Government: We have not said anything about that in our brief.

Court: What do you think it means?

Government: . . . Your Honor, we had focused so much on the phrase that was challenged by the plaintiffs, ‘substantial support’ that I have not thought through exactly and we have not come to a position on what ‘direct support’ and what that means.

Tr. 229-230.

Judge Forrest tried five times to get the government to state a position such that would allow her to avoid the responsibility of striking down a federal law by posing different journalistic scenarios, such as posting a YouTube video of a Taliban leader.  The government, both in its oral argument and its written brief, refused to state whether or not published or future works of the plaintiffs would subject them to the Act’s broad coverage.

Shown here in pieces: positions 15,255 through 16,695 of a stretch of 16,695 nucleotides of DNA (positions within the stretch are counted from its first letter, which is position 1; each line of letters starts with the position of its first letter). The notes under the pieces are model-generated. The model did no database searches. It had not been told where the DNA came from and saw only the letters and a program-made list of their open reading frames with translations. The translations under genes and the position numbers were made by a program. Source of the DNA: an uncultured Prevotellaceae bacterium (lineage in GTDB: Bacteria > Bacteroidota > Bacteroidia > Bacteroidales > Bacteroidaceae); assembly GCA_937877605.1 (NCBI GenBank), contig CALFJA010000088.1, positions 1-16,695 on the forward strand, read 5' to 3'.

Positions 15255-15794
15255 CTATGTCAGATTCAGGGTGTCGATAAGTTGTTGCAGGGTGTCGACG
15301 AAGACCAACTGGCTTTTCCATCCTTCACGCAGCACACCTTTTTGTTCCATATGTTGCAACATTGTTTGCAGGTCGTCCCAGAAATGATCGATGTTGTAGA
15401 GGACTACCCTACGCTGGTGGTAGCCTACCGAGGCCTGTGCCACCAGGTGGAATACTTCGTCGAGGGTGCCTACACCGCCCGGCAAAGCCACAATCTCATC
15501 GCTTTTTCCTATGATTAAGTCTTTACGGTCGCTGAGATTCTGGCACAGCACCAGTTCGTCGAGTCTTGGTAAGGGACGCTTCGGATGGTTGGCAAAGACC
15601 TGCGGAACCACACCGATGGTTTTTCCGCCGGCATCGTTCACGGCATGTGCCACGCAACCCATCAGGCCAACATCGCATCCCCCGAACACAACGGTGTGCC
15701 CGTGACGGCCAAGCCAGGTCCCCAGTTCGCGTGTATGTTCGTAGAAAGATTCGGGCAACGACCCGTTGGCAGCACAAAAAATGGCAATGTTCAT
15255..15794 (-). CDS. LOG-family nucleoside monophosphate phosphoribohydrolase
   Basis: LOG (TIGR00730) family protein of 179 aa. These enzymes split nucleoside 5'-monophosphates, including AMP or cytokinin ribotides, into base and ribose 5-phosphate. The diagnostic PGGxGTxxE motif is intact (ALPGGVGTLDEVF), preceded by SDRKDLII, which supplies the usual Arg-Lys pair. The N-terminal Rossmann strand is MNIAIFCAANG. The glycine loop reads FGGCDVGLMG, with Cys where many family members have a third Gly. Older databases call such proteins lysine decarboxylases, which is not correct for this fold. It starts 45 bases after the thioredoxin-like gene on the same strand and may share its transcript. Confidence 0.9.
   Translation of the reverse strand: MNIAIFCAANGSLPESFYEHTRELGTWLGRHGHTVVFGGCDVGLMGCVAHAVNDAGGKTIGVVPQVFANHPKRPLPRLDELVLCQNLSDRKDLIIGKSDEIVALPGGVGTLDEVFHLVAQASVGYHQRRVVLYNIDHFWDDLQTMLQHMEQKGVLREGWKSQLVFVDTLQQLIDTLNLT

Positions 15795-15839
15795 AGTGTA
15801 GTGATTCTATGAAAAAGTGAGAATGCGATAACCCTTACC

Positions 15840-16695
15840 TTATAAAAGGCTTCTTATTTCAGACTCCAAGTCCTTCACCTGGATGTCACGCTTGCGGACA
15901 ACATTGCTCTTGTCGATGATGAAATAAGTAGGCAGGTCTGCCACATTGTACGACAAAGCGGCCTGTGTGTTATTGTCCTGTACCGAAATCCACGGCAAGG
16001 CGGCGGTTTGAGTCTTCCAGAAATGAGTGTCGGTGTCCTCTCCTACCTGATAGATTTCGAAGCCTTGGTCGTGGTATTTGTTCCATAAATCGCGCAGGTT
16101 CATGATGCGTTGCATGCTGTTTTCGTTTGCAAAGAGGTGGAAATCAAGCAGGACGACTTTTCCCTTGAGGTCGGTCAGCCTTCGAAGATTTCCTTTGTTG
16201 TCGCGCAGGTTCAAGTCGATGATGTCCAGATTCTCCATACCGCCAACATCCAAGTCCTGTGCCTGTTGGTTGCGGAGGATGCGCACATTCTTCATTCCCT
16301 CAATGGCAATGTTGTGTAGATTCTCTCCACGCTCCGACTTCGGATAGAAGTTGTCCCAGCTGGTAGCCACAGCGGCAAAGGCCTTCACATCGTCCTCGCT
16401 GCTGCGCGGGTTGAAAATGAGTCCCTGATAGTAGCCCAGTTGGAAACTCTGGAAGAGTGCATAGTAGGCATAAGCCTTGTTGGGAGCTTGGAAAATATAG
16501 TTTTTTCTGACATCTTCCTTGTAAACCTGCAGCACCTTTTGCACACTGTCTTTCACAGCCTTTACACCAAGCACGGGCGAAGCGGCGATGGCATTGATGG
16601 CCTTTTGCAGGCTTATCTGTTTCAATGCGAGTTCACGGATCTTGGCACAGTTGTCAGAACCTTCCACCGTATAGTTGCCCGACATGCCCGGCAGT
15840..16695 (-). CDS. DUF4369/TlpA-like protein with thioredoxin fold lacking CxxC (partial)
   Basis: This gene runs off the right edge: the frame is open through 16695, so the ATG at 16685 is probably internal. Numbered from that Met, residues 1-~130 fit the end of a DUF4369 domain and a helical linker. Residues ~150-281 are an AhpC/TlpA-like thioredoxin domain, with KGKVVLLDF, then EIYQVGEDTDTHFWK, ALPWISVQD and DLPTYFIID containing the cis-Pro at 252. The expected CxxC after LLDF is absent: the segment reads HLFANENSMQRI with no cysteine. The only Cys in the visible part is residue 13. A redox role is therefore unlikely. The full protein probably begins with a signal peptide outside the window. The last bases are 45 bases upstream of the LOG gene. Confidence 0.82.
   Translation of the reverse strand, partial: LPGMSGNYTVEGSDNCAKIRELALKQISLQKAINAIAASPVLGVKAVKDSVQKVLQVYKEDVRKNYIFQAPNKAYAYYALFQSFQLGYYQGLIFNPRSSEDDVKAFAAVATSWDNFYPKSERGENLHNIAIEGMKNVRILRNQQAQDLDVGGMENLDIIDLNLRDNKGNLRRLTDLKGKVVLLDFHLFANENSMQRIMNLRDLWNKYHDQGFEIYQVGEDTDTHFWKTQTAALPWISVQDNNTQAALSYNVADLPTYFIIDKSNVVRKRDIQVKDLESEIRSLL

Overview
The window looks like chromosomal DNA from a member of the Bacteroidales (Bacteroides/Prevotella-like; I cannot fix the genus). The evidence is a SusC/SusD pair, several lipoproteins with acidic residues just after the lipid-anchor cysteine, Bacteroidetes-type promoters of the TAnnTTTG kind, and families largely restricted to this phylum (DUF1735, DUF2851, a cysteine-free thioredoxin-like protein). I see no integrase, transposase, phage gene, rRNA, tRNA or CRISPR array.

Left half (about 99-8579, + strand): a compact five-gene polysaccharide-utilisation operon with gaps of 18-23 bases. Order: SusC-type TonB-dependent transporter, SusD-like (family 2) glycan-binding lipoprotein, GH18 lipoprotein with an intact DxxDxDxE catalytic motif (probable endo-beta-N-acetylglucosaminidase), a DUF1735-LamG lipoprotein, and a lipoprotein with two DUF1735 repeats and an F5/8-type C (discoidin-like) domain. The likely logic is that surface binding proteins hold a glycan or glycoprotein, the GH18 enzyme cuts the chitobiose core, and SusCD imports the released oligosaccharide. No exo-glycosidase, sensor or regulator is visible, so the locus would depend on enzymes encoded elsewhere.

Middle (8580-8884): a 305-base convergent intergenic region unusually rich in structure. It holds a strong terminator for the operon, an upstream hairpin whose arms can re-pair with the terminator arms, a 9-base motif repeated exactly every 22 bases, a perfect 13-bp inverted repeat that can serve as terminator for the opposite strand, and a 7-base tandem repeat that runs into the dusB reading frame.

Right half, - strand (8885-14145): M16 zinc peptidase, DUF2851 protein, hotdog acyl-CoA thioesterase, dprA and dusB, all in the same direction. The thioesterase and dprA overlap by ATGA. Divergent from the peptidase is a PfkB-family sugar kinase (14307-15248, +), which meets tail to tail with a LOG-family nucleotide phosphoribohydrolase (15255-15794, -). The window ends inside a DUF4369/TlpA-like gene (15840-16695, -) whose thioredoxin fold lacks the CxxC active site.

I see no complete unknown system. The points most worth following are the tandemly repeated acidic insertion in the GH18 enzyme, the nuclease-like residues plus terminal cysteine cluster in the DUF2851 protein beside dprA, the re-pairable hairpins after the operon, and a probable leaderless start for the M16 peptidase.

The government could have done as little as to state that it did not intend to prosecute First Amendment activity under the NDAA.  Then Judge Forrest would have had to hold a full hearing on the suit and determine which side was more worthy of belief.  Instead the DoJ engaged in ipse dixit — simply repeating over and over that the NDAA contains no new powers, in spite of the appearance of these new terms for the first time.  Thus they bet the farm and lost big.

Showing her intellectual brilliance, Judge Forrest used the government’s arguments to lift the stay against them.  She rebuffed the DoJ’s cries of urgency by saying, “Since you just argued to me that the NDAA grants the government no new powers, then you don’t need a stay of my injunction” (paraphrase).

In issuing the permanent injunction on the record, Judge Forrest wrote: “This Court rejects the Government’s suggestion that American citizens can be placed in military detention indefinitely, for acts they could not predict might subject them to detention.”  Each of the plaintiffs testified that they read the statute and could not understand its meaning.

To find an equivalent example of executive facedown with the courts, one must recall when Jose Padilla, after being picked up as a supposed “material witness;” days later had his designation changed to “enemy combatant,” was deprived of his counsel, sent to a military brig, and held in solitary confinement.